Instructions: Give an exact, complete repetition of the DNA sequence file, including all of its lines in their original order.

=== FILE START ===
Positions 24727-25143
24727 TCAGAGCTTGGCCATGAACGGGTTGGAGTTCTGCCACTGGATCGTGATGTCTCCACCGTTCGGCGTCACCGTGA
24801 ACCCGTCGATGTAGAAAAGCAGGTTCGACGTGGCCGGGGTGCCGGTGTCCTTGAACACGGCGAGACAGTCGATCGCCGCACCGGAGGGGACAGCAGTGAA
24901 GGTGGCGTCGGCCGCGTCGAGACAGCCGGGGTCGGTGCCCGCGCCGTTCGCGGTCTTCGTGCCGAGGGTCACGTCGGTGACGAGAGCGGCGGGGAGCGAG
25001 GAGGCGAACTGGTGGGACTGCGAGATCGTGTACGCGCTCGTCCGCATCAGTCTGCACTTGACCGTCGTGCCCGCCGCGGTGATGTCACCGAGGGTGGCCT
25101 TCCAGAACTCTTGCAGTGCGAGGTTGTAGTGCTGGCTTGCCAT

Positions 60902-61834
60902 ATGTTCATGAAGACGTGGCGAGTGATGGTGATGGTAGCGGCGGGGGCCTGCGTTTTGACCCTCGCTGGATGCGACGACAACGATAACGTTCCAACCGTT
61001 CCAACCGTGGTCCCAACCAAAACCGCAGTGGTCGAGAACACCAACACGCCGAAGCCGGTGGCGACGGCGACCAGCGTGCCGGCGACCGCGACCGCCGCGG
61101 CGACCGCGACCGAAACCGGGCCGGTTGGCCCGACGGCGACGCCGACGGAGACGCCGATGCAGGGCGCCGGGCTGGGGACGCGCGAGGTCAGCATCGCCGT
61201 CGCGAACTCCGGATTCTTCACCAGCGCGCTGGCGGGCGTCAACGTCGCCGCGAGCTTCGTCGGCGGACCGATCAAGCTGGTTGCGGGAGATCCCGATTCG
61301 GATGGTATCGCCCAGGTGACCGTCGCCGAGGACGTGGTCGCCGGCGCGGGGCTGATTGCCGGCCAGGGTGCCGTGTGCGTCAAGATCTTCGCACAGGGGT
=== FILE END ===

Positions 24727-25143
24727 TCAGAGCTTGGCCATGAACGGGTTGGAGTTCTGCCACTGGATCGTGATGTCTCCACCGTTCGGCGTCACCGTGA
24801 ACCCGTCGATGTAGAAAAGCAGGTTCGACGTGGCCGGGGTGCCGGTGTCCTTGAACACGGCGAGACAGTCGATCGCCGCACCGGAGGGGACAGCAGTGAA
24901 GGTGGCGTCGGCCGCGTCGAGACAGCCGGGGTCGGTGCCCGCGCCGTTCGCGGTCTTCGTGCCGAGGGTCACGTCGGTGACGAGAGCGGCGGGGAGCGAG
25001 GAGGCGAACTGGTGGGACTGCGAGATCGTGTACGCGCTCGTCCGCATCAGTCTGCACTTGACCGTCGTGCCCGCCGCGGTGATGTCACCGAGGGTGGCCT
25101 TCCAGAACTCTTGCAGTGCGAGGTTGTAGTGCTGGCTTGCCAT

Positions 60902-61834
60902 ATGTTCATGAAGACGTGGCGAGTGATGGTGATGGTAGCGGCGGGGGCCTGCGTTTTGACCCTCGCTGGATGCGACGACAACGATAACGTTCCAACCGTT
61001 CCAACCGTGGTCCCAACCAAAACCGCAGTGGTCGAGAACACCAACACGCCGAAGCCGGTGGCGACGGCGACCAGCGTGCCGGCGACCGCGACCGCCGCGG
61101 CGACCGCGACCGAAACCGGGCCGGTTGGCCCGACGGCGACGCCGACGGAGACGCCGATGCAGGGCGCCGGGCTGGGGACGCGCGAGGTCAGCATCGCCGT
61201 CGCGAACTCCGGATTCTTCACCAGCGCGCTGGCGGGCGTCAACGTCGCCGCGAGCTTCGTCGGCGGACCGATCAAGCTGGTTGCGGGAGATCCCGATTCG
61301 GATGGTATCGCCCAGGTGACCGTCGCCGAGGACGTGGTCGCCGGCGCGGGGCTGATTGCCGGCCAGGGTGCCGTGTGCGTCAAGATCTTCGCACAGGGGT